Puzzle Dependency Charts
Shame on me for failing to post anything for over a year. I’ve been working on some puzzles and ideas of my own, but have nothing to reveal yet. As part of that work, I’ve been expanding my knowledge of Puzzle Dependency Charts so will instead share some information about them, including two full charts for LucasArts flawed masterpiece, The Dig.
Puzzle Dependency Charts (or Graphs, or Diagrams) are an excellent tool for designing and refining interconnected puzzles. Online discussions usually focus on their use in the classic LucasArts adventure games since Ron Gilbert of Monkey Island fame developed them to help design his games. But they are not limited to computer games and would be helpful for designing physical Escape Rooms or any multi-stage puzzle.
There are several different ways of approaching a Puzzle Dependency Chart (PDC). The most straightforward way is described by Ron Gilbert himself in this 2014 blog post. There’s also this 2013 talk from Noah Falstein. To the right (click to view full size) I’ve mapped the entirety of The Dig in a similar style to the one they describe. I’ve added some colour coding which I’ll explain in a bit.
The steps in each puzzle are represented by blocks, e.g. the “Release pig” block near the start of The Dig. I’ll call these blocks “nodes”. Nodes can be thought of as either locks that need to be opened or as the keys that open them. Except where necessary to a puzzle, the nodes don’t include plot points or character development.
There are directional arrows between the nodes to show how the locks and keys depend on each other. I’ll call these arrows “edges”.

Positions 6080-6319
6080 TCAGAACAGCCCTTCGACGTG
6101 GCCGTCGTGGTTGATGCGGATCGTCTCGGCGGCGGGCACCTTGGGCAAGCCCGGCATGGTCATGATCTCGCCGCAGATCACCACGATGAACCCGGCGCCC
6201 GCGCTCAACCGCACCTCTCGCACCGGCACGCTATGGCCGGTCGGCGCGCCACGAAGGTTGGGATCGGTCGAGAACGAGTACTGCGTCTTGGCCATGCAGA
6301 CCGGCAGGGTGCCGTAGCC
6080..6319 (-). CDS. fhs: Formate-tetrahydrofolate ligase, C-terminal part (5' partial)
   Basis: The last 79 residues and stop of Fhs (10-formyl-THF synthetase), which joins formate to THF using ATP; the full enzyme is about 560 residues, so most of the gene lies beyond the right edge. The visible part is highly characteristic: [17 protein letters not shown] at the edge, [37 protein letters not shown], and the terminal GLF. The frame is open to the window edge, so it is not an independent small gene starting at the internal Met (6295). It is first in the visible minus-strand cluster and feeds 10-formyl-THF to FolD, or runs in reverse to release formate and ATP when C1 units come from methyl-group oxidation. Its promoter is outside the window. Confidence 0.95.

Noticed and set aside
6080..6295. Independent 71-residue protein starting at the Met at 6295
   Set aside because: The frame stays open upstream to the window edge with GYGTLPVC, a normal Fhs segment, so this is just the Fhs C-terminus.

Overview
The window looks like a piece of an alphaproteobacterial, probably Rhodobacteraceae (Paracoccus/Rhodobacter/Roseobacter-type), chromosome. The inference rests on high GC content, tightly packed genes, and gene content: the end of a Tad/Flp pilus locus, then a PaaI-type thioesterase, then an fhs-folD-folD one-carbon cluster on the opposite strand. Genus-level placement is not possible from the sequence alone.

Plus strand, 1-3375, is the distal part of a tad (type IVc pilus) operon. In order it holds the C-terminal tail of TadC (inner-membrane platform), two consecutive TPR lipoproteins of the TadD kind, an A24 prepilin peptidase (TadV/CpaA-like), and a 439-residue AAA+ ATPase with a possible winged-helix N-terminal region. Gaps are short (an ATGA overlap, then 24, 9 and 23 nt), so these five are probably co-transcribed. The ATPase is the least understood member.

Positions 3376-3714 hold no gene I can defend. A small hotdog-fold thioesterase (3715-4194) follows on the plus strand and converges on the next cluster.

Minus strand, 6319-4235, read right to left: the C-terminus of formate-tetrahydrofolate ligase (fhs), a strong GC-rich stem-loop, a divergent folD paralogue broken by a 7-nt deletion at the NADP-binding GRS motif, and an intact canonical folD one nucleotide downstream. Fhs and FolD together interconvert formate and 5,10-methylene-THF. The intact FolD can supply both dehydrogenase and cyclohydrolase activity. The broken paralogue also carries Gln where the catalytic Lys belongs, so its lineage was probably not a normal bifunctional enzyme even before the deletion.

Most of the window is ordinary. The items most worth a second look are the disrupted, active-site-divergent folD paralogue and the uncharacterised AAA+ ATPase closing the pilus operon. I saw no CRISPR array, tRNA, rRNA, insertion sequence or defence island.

To solve the puzzle “Release pig” in The Dig, you have to talk to Miles. If you think of the pig as the lock, then Miles is the key. So, I’ve created a blue node named “Miles” to indicate a conversation. The edge from the “Miles” node points to the “Release pig” node.
When you solve the “Release pig” puzzle, The Dig rewards you with 5 new inventory items to pick up, i.e. you get 5 new keys. I’ve created purple nodes for each item, and edges point from the “Release pig” node to each of the item nodes. The Dig continues with you using each of those inventory items in various combinations to place and detonate bombs on the surface of a meteor.
You can define “locks” and “keys” however you want and the more ways you avoid using physical locks and keys, the more interesting the puzzles become. A key could be an item, a piece of information or an entire location that gives you access to more of the game. Locks could be a sealed door, an enemy to defeat, or a broken inventory item that you need to fix.
In this approach to the PDC, edges don’t usually have text on them. My Dig chart has a few named edges where the same inventory item (e.g., the shovel) is used again later in the game. Drawing more edges all the way from the first shovel node to every later node that uses the shovel as a key would be redundant and confusing.